OpenSSL's RNG is used in many places separately from the SSL communication protocol itself, sometimes just for encryption in general (S/MIME) or sometimes someone just wants really random bytes.
Many servers fork twice in order to reparent to init, repeated forking is a common idiom in unixland.
Apache with MPM-prefork forks a bunch of children from a master process, which is typically itself a descendant of apachectl. In apache's case, this shouldn't be a problem since the "master-process-rng" would have recognized the fork and reinitialized on the first openssl connection, so the children are protected because they cannot have the same PID as the master-process.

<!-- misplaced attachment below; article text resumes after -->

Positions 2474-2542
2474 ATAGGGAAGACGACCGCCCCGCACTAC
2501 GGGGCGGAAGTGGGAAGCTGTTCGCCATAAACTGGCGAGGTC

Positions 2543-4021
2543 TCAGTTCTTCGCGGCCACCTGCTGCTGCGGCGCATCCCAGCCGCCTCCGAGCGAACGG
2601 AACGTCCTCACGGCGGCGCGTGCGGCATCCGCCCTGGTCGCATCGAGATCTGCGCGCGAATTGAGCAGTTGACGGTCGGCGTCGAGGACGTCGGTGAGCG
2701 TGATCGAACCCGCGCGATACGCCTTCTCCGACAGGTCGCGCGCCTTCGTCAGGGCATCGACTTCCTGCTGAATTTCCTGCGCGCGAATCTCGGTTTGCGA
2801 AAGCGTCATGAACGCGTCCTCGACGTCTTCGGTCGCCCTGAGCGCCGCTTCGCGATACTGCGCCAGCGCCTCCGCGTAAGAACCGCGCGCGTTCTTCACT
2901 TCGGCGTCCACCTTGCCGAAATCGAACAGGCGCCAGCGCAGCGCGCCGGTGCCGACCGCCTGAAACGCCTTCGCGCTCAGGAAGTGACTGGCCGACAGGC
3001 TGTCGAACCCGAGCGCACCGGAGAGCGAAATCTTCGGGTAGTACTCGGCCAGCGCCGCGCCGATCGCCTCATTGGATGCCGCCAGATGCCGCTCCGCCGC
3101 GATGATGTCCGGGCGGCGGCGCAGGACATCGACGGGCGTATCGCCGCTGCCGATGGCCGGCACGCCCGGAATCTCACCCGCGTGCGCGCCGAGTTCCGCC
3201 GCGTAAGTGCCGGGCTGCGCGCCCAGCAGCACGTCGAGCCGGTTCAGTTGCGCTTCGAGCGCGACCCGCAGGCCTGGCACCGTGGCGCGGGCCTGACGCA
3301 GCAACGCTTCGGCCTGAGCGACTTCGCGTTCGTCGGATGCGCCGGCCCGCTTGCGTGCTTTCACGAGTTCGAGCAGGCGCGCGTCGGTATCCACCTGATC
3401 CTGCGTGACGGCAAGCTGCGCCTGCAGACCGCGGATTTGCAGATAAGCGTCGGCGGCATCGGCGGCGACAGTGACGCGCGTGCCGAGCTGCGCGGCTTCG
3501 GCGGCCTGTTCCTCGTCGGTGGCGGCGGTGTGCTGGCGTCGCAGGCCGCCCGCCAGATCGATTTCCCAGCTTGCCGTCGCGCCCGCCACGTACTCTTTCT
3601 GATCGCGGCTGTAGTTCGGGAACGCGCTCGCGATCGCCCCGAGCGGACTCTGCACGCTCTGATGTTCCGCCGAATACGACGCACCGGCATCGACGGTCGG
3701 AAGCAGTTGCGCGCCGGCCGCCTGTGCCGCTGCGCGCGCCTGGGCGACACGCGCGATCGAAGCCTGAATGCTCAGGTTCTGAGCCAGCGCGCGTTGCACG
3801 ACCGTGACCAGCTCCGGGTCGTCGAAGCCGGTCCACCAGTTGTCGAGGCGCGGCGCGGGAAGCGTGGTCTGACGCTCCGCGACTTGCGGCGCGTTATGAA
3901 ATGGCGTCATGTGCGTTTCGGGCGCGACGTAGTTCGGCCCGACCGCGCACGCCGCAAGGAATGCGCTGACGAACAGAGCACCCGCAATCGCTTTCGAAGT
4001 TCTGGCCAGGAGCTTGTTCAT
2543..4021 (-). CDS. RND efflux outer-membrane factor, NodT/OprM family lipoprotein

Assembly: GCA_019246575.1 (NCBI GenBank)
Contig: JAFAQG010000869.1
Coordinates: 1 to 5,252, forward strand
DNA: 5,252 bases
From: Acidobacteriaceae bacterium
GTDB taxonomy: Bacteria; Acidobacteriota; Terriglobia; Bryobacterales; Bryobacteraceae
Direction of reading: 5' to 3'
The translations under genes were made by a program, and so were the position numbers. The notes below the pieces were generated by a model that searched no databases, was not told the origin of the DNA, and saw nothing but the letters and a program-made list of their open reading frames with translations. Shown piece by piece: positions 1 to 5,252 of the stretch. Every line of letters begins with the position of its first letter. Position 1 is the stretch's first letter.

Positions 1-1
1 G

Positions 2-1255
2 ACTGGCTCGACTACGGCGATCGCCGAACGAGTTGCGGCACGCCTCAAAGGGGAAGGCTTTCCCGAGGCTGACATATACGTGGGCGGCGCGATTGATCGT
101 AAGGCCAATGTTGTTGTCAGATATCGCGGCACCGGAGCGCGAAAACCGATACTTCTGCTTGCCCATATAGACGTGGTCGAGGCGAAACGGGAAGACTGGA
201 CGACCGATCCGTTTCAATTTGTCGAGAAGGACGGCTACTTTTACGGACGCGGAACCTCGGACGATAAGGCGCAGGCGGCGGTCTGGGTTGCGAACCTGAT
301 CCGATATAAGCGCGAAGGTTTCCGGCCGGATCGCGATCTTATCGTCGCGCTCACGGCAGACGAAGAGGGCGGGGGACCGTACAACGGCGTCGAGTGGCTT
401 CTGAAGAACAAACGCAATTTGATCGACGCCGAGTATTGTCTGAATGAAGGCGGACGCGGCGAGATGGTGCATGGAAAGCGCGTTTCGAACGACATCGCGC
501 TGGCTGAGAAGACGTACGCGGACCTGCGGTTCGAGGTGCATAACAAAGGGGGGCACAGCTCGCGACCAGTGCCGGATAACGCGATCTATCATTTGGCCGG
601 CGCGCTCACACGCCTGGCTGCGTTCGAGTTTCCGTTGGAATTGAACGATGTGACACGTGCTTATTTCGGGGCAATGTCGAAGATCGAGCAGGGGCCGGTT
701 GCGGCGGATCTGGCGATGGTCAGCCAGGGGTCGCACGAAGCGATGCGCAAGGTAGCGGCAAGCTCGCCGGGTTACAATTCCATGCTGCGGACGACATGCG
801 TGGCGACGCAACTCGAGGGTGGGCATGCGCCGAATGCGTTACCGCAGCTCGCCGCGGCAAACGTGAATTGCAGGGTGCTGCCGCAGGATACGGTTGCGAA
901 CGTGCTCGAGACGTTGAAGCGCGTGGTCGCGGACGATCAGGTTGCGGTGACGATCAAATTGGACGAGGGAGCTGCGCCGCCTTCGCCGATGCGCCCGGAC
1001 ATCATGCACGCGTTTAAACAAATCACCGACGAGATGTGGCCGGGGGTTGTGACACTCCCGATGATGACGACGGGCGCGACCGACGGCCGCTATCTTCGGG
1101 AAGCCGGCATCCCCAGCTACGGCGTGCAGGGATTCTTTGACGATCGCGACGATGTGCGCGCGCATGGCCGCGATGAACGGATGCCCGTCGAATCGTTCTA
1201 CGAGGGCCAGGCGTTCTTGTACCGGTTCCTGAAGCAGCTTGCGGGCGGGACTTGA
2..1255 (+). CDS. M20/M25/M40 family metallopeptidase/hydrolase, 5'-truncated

Where it would be a problem would be an application or daemon that starts up, initializes the RNG, forks twice, then without this fork touching the RNG, starts forking children to do something random (say, encrypting one file per process or establishing a single SSL connection per process or something). Without having the RNG reset by the master process, one in 65534 or so processes will have the exact same RNG, because it will have inherited the original RNG untouched and be assigned the PID that created the RNG.